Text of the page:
Whether it’s kindergarten inventors using their boundless imagination to engineer Lego towers, university researchers advancing state-of-the-art scientific discoveries, or start-up engineers delivering next-generation technologies to eager consumers, education and diffusion are critical features at each step of the innovation lifecycle. These tenets were the foundation of an effort led by the United States at a recent meeting of the WTO TRIPS Council. During the meeting, the U.S. joined nearly 20 developed, developing and least developed countries, including Australia, the EU, Hong Kong, Japan, Peru, Russia, Singapore, Switzerland and Taiwan, to develop a detailed and data-driven analysis of the important intersection between education and diffusion and intellectual property and innovation.
Throughout the discussion, the participants returned to a common, recurring theme -- education is an innovation accelerator, and its relationship to intellectual property and innovation is manifested in many ways. Education is vital to the generation of ideas, and critical to the development of innovations on the demand side. Education benefits down-stream creators who adapt existing technologies to new ends, as well as the consumers who use them. Education focused on the skills underlying innovation and creativity is paramount not only for producing big ideas, but also integrating and absorbing them into society.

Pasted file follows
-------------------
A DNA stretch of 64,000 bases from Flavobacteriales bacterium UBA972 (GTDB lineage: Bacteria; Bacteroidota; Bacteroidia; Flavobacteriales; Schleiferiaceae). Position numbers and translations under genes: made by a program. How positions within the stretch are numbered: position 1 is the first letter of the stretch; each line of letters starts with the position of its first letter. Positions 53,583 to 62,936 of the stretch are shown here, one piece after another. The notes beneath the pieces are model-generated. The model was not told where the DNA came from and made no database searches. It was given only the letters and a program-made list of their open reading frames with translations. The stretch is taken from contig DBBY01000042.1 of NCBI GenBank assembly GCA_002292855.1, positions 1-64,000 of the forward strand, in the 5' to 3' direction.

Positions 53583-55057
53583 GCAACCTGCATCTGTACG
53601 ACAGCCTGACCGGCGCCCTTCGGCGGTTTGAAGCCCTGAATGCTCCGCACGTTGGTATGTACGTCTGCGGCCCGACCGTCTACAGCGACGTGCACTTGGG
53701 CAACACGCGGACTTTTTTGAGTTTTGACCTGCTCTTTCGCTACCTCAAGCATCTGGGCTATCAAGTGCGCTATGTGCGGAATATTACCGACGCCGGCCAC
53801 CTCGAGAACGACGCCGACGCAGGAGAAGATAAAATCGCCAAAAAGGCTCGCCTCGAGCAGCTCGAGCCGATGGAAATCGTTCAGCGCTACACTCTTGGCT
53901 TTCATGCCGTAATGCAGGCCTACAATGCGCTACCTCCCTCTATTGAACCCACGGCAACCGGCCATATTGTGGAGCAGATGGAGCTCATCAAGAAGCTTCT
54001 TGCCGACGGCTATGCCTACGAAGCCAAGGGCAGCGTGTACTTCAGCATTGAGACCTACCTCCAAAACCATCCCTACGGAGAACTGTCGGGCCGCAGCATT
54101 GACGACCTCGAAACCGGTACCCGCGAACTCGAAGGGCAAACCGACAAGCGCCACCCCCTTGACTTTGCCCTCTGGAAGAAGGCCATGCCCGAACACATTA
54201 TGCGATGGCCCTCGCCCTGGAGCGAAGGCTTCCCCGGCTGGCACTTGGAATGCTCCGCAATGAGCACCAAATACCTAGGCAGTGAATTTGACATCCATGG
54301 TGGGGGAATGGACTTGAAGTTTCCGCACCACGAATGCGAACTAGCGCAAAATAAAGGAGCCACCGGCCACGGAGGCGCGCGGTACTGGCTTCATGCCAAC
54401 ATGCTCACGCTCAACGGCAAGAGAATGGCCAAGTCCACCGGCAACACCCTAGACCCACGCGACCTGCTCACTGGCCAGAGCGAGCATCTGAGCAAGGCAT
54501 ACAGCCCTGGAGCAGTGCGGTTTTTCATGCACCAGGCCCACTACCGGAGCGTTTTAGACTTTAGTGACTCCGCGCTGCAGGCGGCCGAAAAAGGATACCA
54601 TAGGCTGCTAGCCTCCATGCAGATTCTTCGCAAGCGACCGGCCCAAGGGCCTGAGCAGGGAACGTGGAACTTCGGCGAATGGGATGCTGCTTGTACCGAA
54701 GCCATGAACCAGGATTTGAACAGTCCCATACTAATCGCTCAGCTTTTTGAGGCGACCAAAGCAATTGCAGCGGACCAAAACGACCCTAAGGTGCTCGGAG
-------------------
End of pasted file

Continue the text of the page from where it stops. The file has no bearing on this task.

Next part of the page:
A central focus of the TRIPS Council initiative was establishing and strengthening people’s understanding of the importance of intellectual property rights (IPR). The participants stressed that incorporating IPR into national education curricula is essential to ensuring innovators understand not only how to protect their hard work, but how to use IPR to grow resources for critical objectives, including research and development, attracting investments, structuring partnerships, and creating jobs.
IPR systems, including patent registrations systems, provide a vast educational resource, making incredible amounts of knowledge available for students and educators, as well as innovators and creators. Beyond the significant investment in its IPR registration systems, the United States has prioritized IP education through numberous educational initiatives, many of which were discussed at the TRIPS Council meeting.
In the United States, supporting widespread high-quality education in science, technology, engineering and math or STEM is essential to preparing American students, workers, and innovators for an increasingly knowledge-intensive economy. Such support includes increasing the number of STEM teachers, attracting students to STEM curriculum, and helping students graduate with the foundation of a strong STEM education. From primary school through post-graduate education, STEM plays a vital role in all stages of the U.S. educational system, and the U.S. Department of Commerce has enumerated 66 possible university-level STEM degrees. Strong STEM-based education is not only a key part of the innovation ecosystem, but also provides profound incentives for attracting bright American minds into engaging, well-paid STEM careers.
Both STEM generally and IPR education specifically play an important role in the U.S. national innovation education strategy. IPR remains critical to translating ideas into outcomes, and ensuring that the potential of our scientists’, engineers’, and entrepreneurs’ innovations are fully realized.